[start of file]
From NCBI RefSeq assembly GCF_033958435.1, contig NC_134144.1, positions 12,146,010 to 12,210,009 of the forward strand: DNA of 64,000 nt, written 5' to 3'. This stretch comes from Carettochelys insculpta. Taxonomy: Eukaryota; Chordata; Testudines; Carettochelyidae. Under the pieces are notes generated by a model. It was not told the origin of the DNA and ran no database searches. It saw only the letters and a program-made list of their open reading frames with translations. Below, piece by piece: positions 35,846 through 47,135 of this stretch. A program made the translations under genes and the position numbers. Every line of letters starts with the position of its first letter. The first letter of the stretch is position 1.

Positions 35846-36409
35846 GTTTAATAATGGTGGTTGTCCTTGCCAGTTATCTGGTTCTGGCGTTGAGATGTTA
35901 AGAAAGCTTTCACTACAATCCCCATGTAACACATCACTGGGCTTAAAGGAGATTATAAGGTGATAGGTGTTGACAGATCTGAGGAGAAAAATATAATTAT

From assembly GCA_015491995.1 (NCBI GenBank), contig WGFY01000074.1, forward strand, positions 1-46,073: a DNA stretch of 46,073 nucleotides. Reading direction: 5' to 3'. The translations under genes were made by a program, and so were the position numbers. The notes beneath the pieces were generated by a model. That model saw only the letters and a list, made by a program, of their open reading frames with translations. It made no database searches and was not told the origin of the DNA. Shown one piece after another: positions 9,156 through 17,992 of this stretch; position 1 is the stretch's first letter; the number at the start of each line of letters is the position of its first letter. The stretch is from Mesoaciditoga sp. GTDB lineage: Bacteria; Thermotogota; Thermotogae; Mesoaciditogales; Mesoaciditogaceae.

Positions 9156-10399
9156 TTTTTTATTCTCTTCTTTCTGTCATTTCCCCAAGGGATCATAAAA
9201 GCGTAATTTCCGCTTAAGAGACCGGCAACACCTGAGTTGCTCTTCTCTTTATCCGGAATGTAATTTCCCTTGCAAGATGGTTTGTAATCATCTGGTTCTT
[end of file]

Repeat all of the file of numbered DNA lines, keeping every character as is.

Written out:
From NCBI RefSeq assembly GCF_033958435.1, contig NC_134144.1, positions 12,146,010 to 12,210,009 of the forward strand: DNA of 64,000 nt, written 5' to 3'. This stretch comes from Carettochelys insculpta. Taxonomy: Eukaryota; Chordata; Testudines; Carettochelyidae. Under the pieces are notes generated by a model. It was not told the origin of the DNA and ran no database searches. It saw only the letters and a program-made list of their open reading frames with translations. Below, piece by piece: positions 35,846 through 47,135 of this stretch. A program made the translations under genes and the position numbers. Every line of letters starts with the position of its first letter. The first letter of the stretch is position 1.

Positions 35846-36409
35846 GTTTAATAATGGTGGTTGTCCTTGCCAGTTATCTGGTTCTGGCGTTGAGATGTTA
35901 AGAAAGCTTTCACTACAATCCCCATGTAACACATCACTGGGCTTAAAGGAGATTATAAGGTGATAGGTGTTGACAGATCTGAGGAGAAAAATATAATTAT

From assembly GCA_015491995.1 (NCBI GenBank), contig WGFY01000074.1, forward strand, positions 1-46,073: a DNA stretch of 46,073 nucleotides. Reading direction: 5' to 3'. The translations under genes were made by a program, and so were the position numbers. The notes beneath the pieces were generated by a model. That model saw only the letters and a list, made by a program, of their open reading frames with translations. It made no database searches and was not told the origin of the DNA. Shown one piece after another: positions 9,156 through 17,992 of this stretch; position 1 is the stretch's first letter; the number at the start of each line of letters is the position of its first letter. The stretch is from Mesoaciditoga sp. GTDB lineage: Bacteria; Thermotogota; Thermotogae; Mesoaciditogales; Mesoaciditogaceae.

Positions 9156-10399
9156 TTTTTTATTCTCTTCTTTCTGTCATTTCCCCAAGGGATCATAAAA
9201 GCGTAATTTCCGCTTAAGAGACCGGCAACACCTGAGTTGCTCTTCTCTTTATCCGGAATGTAATTTCCCTTGCAAGATGGTTTGTAATCATCTGGTTCTT